Wednesday, April 27, 2016

Lest we repeat - Editorial - The Indian Express

The Indian Express


Lest we repeat

Don’t lament flawed investigation of 2006 Malegaon bombings. Need to explore ways to

institutionalise police accountability

MalegaonNIA said a group of Hindu radicals had carried out the attacks that killed 37. (Archive Photo)

Lives scarred by years spent in prison for crimes never committed; families destroyed; the republic’s promise of justice frayed — with these consequences of the hideously flawed investigation of the 2006 Malegaon bombings, we have all become familiar. 

It isn’t enough, however, to lament what happened. 

Instead, the Central and state governments need to provide granular answers to the questions that have emerged from Malegaon. Just how was it, for instance, that Maharashtra’s criminal investigators incarcerated innocent men, leaving the perpetrators free to strike again? Why was the evidence not revisited when a separate investigation threw up leads linking the bombing to “Hindu terror”? Who in authority authorised prosecutors to defend their error in the face of this new evidence? These questions go to the heart of the police system, for what happened in Malegaon is true to a disturbing pattern. There is a mass of evidence that suggests the men convicted for the July 2006 attacks on Mumbai’s train system were innocent of the crime. Internal police documents revealed by this newspaper last year showed investigators in Gujarat and Andhra Pradesh believed the bombings were carried out by men in their custody, not those convicted. However, prosecutors in Maharashtra have refused to revisit the case. Himayat Baig stands convicted of the 2010 bombing in Pune — though, in 2011, police in Delhi arrested a separate group of men they said had carried out the same crime. That did not, however, lead to a reappraisal of the case.

Though it seems improbable that this pattern could be the outcome of anything other than egregious police misconduct, wilful wrongdoing is impossible to prove without an investigation. That is unlikely to happen, for there is no political will to uncover the truth. Even though these criminal failures of policing took place on the watch of a Congress government, the BJP has proved just as tenacious in defending them as its predecessor. For its part, the Congress is interested only in levelling accusations of communal bias at the handling of investigations by the BJP, not a full and honest accounting for past mistakes. This should not surprise: Ruling parties want loyal police forces, and loyalty comes at a price.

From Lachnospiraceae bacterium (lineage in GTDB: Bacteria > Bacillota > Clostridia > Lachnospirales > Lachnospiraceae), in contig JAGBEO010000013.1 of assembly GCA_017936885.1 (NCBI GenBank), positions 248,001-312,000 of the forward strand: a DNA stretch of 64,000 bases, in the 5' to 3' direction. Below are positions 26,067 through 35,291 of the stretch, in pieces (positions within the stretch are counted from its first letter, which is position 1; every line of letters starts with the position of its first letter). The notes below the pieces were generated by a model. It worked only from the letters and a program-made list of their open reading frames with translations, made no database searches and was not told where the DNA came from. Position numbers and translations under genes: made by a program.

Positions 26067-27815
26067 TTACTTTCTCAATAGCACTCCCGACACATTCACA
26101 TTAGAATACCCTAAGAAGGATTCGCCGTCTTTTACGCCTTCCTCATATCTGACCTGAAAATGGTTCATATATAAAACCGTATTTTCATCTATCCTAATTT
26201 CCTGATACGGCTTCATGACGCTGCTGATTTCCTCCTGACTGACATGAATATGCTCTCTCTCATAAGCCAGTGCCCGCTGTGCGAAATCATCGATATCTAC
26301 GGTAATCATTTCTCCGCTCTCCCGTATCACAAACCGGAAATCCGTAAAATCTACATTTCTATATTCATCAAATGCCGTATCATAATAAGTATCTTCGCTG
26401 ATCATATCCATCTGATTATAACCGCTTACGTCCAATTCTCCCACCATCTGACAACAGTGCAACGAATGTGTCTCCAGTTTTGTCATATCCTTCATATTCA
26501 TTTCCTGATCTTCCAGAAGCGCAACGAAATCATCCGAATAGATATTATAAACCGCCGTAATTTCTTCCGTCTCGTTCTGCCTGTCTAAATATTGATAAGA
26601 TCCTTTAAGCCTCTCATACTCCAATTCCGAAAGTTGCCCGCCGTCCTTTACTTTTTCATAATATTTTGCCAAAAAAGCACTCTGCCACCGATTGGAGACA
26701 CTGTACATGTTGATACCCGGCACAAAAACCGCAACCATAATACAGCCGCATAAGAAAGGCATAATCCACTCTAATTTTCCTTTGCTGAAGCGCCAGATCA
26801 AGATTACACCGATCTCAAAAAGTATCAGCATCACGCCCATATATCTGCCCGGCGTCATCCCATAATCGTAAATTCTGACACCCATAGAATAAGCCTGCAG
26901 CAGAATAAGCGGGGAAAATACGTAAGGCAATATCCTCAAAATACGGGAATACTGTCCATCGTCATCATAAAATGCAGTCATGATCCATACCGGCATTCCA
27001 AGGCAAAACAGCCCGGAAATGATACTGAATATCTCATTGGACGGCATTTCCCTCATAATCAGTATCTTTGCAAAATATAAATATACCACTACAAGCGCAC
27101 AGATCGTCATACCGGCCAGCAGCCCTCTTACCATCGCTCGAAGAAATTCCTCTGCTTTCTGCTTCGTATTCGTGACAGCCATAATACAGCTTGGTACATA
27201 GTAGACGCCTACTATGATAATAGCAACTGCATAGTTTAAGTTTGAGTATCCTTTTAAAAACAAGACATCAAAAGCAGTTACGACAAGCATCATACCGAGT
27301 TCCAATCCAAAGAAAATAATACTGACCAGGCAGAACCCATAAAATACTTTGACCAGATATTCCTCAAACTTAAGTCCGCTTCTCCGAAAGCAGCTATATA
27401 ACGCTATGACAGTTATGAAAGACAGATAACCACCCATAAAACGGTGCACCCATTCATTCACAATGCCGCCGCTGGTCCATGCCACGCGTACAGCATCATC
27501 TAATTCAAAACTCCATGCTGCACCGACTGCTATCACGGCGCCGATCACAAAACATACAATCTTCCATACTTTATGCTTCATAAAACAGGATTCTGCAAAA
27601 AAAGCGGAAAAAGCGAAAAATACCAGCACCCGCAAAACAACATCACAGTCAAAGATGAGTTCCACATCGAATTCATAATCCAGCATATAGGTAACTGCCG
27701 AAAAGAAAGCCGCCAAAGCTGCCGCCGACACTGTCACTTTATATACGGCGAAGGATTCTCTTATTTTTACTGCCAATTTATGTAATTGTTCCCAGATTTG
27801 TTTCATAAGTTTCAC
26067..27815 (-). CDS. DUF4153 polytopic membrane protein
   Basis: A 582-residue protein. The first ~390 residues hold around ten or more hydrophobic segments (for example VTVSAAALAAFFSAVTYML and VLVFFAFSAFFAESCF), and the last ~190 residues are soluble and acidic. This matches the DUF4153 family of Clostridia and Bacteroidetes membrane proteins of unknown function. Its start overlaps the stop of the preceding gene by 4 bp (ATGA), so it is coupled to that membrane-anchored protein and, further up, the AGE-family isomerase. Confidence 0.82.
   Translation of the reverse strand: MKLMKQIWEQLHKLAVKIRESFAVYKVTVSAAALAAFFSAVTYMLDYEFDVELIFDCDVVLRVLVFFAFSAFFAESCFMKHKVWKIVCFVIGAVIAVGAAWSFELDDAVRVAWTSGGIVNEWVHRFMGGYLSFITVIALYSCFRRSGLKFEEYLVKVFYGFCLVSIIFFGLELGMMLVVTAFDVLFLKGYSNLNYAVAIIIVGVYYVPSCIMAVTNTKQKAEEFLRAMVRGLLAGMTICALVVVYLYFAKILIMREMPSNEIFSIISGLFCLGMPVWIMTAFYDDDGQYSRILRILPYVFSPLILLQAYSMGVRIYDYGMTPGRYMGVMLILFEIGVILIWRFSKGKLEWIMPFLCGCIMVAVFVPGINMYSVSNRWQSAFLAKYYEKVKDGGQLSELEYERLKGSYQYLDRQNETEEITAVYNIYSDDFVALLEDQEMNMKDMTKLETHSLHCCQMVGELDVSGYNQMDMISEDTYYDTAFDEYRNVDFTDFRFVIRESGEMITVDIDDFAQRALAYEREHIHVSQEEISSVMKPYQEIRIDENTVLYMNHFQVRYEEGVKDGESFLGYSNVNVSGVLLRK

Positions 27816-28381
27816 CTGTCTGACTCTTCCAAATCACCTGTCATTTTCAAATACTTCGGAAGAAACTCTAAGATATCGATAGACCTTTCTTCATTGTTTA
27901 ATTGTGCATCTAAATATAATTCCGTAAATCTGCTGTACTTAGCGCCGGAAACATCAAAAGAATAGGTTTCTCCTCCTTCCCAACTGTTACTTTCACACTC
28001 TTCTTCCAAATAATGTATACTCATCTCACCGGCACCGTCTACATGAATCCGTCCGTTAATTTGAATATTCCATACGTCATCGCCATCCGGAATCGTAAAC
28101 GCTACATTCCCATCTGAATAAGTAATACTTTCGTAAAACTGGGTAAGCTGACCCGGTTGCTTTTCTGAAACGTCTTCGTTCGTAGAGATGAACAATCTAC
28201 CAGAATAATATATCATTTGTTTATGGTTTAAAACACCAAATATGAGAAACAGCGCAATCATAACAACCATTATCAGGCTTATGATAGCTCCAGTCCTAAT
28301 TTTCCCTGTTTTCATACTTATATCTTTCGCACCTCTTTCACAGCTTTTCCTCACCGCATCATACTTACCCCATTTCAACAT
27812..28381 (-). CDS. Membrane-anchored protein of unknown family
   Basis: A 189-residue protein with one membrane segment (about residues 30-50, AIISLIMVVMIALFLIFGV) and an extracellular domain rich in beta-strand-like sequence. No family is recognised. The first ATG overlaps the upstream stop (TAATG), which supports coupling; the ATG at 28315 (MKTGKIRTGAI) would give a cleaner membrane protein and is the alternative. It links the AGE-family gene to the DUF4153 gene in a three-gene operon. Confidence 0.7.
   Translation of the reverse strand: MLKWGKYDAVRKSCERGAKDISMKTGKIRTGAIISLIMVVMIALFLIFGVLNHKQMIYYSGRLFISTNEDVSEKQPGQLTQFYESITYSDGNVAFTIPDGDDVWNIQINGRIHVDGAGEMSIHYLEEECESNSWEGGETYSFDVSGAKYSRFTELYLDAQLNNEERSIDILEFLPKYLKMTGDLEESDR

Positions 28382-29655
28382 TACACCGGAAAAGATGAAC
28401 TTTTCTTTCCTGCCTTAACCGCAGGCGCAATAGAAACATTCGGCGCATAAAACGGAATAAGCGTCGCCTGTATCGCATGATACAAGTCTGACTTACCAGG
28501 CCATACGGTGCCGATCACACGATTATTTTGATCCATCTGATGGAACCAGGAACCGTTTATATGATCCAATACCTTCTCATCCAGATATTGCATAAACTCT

How India ought to proceed is no mystery. For one, cases of wrongful arrest must be mandatorily investigated, responsibility assigned, and institutional rectification initiated — all this, in the full light of day.

In democracies across the world, police autonomy has gone hand in hand with police accountability, enforced by bodies like the UK’s Independent Police Complaints Commission. 

In addition, systems have been put in place to compensate those who suffer miscarriages of justice, without putting them through the harassment of proceedings in a civil court. The price of not doing so will be deepening distrust in the law, and in the criminal justice system — a far more lethal wound to India than that any terrorist could inflict.

Secular politics needs Gandhian courage

Democracy in India, affirmed through elections, is pushing Muslims to the margins.

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Apoorvanand  - The writer teaches Hindi at Delhi University.

Picture of representation purpose.

“Festival rubs off scars,” claimed a newspaper report that was accompanied by a photograph of Muslim men distributing water and sweets to Hindus celebrating Ram Navami. The place was Balu Math in Latehar, Jharkhand. The scars meant the murder of two Muslim men, one of them an adolescent, by members of the local Gau Raksha Samiti.

Rub off your scars and do not complain, Muslims are told after each violent incident against them. Their insistence on talking about their wounds is seen as a sign of their grumbling nature, love of their victimhood, and a proof of their disaffection towards Hindus.

Responding to criticism against his study of the sources of the authoritarian personality in Germans in the post-Hitler years, Theodore Adorno wrote “… in the house of the hangman one should not speak of the noose, otherwise one might seem to harbour resentment.” Adorno was trying to look for the socio-psychological sources of Nazism. He was accused of inducing guilt in the Germans about what was not a collective crime, but an exceptional event in the history of an otherwise liberal, enlightened culture.